tomaton, one can use its estimation K
known fix value in the subsequent state q2 and
the respiration rate r(t) can be monitored during
this state using eqn. (8). Considering that O(t)
changes faster than the r(t), one can propose for
its model
r(k + t) = r(k) + n(k) f or 0 < t < 1


with n(k) a white noise. Now from eqns. (8) and

(11) one obtains the observable augmented model

O(k + 1)
+ BOsat (k) +
r(k + 1)

values for the initial values of the parameter (0)

and the
filter parameter P (0) and R1

Figure 6. Respiration rate in state q2



KL a

with constant a = eKL a h and output y(k) =

O(k). This model can be used to monitor r(k)
using a full or reduced order observer. For this
task, we use the structure
x(k\k) = (I KC)(A
x(k 1\k 1) +
BOsat (k 1)) + Ky(k)


with C = [1 0] and K chosen such that the

eqn. (12) is asymptotically stable (
Astrom and
Wittenmark, 1984).
Fig. 6 shows the recuperated r(t) from an EOLI
model identification experiment. The location and
interpretation of patterns in the respiration rate
for process fault diagnosis is subject of future
4.3 Test of Substrate Presence
Additionally we can exploit the qualitative behaviour of respiration under absence of substrate
(r(t) is constant), applying simple model based
fault detection. During a short respiration test
phase (state q6 ) without aeration but with mixing,
the model describing the DO behaviour is eqn. (9)
and one can derive the following parity equation:
2 O(k 1) O(k) O(k 2) = 0


A deviation from this parity equation exceeding

a certain permissible error is a symptom for the
undesired presence of respirable substrates in the
reactor. Its detection allows to take appropiate
actions (e.g. prolonged reaction phase; e9 causing
a transition back to state q2 ; see Fig. 4). The time
required to perform this test has to be selected
by the operator, taking into account the sampling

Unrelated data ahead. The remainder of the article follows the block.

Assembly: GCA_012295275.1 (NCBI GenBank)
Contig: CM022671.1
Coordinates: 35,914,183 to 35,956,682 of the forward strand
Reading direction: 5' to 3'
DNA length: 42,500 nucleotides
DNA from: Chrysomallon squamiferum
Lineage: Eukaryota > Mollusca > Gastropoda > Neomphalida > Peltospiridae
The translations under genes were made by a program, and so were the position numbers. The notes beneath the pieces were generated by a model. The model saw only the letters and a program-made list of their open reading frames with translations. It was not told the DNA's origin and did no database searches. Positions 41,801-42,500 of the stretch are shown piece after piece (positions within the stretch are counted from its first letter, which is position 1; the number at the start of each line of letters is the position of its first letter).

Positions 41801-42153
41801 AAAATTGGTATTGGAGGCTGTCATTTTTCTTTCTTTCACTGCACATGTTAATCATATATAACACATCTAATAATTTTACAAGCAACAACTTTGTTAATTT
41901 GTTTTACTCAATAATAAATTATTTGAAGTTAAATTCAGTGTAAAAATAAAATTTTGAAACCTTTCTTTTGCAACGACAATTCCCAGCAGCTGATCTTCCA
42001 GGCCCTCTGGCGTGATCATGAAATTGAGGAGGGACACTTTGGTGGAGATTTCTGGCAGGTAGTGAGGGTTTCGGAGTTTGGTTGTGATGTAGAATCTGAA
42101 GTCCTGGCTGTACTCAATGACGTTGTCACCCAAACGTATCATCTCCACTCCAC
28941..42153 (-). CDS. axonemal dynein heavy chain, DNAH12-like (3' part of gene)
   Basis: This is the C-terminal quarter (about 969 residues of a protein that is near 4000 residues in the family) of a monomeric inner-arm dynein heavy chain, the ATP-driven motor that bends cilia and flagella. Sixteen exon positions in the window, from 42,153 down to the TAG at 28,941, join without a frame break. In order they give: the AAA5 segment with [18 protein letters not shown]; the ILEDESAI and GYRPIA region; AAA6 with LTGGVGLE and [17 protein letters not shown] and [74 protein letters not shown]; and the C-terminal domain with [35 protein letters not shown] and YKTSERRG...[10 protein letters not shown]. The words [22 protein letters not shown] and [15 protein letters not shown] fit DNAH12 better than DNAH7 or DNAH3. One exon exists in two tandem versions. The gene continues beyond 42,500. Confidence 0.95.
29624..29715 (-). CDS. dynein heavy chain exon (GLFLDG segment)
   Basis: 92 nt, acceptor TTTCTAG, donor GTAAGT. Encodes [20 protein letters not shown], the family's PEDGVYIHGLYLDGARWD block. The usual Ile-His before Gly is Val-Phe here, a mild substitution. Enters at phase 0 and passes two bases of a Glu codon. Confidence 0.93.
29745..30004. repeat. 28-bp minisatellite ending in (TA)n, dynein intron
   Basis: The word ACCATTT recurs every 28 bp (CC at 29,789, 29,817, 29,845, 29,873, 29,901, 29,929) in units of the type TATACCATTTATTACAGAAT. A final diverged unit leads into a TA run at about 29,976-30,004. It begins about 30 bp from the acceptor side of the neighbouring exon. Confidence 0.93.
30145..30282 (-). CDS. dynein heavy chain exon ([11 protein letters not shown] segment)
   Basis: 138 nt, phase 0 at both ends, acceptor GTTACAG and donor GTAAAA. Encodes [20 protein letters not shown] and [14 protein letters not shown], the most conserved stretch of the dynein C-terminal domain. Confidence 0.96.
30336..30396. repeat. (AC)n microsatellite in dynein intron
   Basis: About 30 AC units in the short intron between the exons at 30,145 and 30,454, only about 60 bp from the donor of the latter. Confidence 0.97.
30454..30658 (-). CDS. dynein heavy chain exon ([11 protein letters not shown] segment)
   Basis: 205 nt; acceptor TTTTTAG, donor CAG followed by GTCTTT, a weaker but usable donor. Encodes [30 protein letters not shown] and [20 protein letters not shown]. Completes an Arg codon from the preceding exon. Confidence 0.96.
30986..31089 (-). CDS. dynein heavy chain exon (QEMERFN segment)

time, the expected respiration rate and the total
cycle time (the test phase should be very small
in comparison to the cycle time). It is possible
and anticipated, that the test is only performed
when the respiration rate r(t) exhibits abnormal
patterns during the reaction phase.

Draft Version submitted to IFAC '05

This paper presented the development of a monitoring scheme for the aerobic SBR process utilizing the DO measurement and two special aggregated process phases. It introduces a formal model
for the process and extends it with the aggregated
phases, to accomplish three main monitoring tasks
(1) The online identification of the the oxygen
transfer parameter KL a that allows to monitor its tendencies in continous reactor operation and can be exploited to simplify the
second task.
(2) The observation of the respiration rate r(t)
during the reaction phase, which is a key
indicator for biomass activity.
(3) And a test for verifying substrate presence,
that can be specially useful when treating
organic toxic compounds to prevent environmental and human impact.
The developed and presented corresponding algorithms have been verified with simulations and
experimental data from the EOLI project. As
an online monitoring approach, the results can
improve the operation of the SBR process under
abnormal conditions and prevent economical and
environmental impact, despite the uncertain character of the biological WWT process. Nonetheless,
the location, recognition and interpretation of respiration patterns during the reaction phase could
further enhance this approach, a fact our current
investigation is concerned with.

We would like to thank the EOLI Workpackage
(WP) 1 for conducting the identification experiments, and WP 2 for the modeling and identification effort.